After a day enduring the speeches at the 2013 Labour Party Conference in Brighton, I am rapidly coming to the conclusion that Jim Murphy MP, the shadow Defence Secretary, is the sole saving grace in Ed Miliband’s weak shadow cabinet.
Aside from the much-heralded rollout of a redundant proposal to specifically criminalise attacking a member of the armed forces, his speech – delivered without notes or teleprompter – was the best thing of the day:
Murphy rightly calls out the current government for their mistakes in defence policy, and though Labour’s record in this area is hardly stellar, he manages to land some punches that will hurt the Tories and which should give them serious pause for reflection as to their own conservative priorities and supposed natural affinity with the armed forces.
In so doing, he also managed to tick off an impressive list of Labour policies and pledges, as yet unmatched by the Tories, which would naturally appeal to service members and their families.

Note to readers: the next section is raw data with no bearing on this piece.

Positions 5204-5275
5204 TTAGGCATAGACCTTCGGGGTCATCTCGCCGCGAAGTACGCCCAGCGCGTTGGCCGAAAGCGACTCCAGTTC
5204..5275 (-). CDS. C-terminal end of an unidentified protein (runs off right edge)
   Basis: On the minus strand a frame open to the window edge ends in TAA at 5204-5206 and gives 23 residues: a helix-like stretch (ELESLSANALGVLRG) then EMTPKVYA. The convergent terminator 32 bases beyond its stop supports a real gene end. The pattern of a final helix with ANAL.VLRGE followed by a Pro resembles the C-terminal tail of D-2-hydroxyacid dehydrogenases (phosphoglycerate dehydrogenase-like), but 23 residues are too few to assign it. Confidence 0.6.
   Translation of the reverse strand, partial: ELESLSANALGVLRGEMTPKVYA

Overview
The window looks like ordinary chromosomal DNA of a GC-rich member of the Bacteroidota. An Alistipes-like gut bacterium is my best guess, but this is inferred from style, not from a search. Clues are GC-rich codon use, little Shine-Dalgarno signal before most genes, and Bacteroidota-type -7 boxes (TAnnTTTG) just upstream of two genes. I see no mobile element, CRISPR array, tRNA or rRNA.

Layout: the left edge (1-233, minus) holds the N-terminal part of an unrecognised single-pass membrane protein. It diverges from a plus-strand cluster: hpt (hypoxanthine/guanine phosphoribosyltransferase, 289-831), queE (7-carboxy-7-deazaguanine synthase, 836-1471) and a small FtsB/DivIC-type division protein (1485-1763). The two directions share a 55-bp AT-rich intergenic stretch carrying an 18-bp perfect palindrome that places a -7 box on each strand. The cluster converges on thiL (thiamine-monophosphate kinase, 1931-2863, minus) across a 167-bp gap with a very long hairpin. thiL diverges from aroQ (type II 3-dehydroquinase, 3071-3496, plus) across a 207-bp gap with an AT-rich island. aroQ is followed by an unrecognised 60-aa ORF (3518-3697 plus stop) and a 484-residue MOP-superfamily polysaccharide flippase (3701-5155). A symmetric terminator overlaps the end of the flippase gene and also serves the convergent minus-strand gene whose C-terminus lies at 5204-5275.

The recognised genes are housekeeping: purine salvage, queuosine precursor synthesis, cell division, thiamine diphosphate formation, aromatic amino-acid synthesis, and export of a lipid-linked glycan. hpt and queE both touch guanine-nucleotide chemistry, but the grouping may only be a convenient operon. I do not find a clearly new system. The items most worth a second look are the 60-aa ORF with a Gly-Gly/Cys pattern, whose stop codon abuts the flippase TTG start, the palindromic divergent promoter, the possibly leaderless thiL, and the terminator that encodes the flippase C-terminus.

Legal aid and entitlements for veterans.
In-service education for serving troops.
Codifying the armed forces bill of rights in the Labour Party rule book.
Denouncing the decision to make tens of thousands of experienced veterans redundant while expecting their roles to be backfilled by reservists in the TA.
Mocking the lamentable fact that Britain’s new aircraft carriers will enter service years before the jets capable of flying from them.
Rightly calling out the government for failing to address the disastrously bloated and inefficient defence procurement system.
In their zealousness (but not effectiveness) to reduce Britain’s budget deficit and roll back the size of the state, the Conservative/Liberal Democrat coalition government has undeniably weakened Britain’s armed forces and military readiness, and Jim Murphy did well to draw blood on all of these points.
It is still a bit rich for Labour to try to seize the mantle of being the party of the armed forces, but Jim Murphy is a talented and competent politician with an obvious affection for and affinity with the military. He may not have owned up to Labour’s own past failings in the defence sphere – no one in the shadow cabinet has managed to do that – but he is no dove, and he clearly has his eye on the future.
Based on his recent performance, Jim Murphy would be a solid pick for the Labour party leadership after Ed Miliband has finished leading them into electoral oblivion.
The Conservative party should watch and beware.